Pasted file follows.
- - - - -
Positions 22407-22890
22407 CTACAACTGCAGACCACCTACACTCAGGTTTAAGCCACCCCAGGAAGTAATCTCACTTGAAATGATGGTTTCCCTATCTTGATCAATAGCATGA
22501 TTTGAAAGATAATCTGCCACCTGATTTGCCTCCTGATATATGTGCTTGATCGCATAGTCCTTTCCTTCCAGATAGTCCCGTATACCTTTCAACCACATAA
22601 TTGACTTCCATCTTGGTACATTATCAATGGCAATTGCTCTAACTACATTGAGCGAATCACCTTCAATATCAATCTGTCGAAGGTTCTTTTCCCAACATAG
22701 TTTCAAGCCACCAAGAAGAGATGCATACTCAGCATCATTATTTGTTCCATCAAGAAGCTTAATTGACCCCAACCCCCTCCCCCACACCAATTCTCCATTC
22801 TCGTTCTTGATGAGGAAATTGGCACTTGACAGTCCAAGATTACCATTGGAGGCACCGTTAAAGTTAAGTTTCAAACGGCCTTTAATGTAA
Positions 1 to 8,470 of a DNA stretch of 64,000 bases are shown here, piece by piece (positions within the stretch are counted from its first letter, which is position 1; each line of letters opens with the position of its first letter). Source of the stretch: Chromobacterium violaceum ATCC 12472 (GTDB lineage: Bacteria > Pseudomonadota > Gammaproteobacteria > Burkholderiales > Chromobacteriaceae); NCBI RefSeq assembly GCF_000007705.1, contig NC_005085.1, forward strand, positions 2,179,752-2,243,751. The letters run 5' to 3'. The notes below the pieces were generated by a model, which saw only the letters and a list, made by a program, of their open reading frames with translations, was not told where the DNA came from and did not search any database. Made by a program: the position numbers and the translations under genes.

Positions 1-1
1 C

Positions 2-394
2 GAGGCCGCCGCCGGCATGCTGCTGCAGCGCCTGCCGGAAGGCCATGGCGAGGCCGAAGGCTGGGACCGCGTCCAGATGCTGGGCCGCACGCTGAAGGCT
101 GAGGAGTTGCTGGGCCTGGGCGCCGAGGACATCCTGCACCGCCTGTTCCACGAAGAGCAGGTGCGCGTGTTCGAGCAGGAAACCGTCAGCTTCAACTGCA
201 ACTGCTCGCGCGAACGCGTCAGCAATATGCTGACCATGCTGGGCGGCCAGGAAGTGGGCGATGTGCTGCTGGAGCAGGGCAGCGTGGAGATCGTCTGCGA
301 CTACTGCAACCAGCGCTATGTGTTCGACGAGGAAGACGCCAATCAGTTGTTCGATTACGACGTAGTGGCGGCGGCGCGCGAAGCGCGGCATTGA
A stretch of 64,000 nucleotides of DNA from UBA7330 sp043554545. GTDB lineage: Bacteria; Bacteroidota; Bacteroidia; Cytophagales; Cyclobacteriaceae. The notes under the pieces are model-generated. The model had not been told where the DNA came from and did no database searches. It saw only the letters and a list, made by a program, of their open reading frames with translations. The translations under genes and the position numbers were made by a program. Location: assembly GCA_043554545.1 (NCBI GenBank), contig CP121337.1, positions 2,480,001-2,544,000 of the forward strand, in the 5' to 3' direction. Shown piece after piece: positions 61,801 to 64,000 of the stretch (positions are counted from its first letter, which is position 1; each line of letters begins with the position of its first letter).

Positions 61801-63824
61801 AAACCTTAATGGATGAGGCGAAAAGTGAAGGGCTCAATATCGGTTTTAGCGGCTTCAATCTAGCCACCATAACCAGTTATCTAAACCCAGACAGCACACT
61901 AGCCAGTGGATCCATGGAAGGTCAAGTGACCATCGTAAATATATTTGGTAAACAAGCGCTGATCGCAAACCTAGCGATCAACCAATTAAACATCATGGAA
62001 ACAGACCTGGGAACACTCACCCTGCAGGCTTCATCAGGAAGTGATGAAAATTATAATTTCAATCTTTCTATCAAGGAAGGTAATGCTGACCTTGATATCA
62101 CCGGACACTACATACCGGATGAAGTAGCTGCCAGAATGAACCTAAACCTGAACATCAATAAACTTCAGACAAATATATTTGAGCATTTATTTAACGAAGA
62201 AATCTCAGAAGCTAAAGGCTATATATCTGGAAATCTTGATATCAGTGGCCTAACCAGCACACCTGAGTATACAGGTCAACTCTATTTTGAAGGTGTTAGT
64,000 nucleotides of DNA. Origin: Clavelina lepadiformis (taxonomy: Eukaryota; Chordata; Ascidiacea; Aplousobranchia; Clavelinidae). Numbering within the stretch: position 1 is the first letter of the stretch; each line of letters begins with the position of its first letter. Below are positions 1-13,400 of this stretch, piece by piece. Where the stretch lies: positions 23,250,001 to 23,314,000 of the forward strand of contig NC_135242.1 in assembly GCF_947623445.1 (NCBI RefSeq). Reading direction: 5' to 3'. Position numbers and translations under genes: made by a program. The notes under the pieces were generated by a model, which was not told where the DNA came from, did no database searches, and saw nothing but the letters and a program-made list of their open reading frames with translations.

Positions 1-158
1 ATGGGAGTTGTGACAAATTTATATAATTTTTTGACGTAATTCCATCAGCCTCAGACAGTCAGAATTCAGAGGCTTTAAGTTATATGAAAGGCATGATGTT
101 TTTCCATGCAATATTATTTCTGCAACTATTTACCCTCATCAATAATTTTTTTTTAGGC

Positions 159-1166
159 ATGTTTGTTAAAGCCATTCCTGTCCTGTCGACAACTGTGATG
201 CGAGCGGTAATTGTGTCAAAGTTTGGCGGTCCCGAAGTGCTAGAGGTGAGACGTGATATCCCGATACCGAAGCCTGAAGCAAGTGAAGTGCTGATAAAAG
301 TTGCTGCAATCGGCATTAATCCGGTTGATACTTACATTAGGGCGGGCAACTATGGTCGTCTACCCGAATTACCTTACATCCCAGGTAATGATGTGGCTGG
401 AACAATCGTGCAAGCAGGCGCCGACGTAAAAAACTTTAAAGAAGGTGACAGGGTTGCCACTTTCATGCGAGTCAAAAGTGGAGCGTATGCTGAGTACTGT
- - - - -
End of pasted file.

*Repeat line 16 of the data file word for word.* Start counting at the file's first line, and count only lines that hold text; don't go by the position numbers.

Positions 61801-63824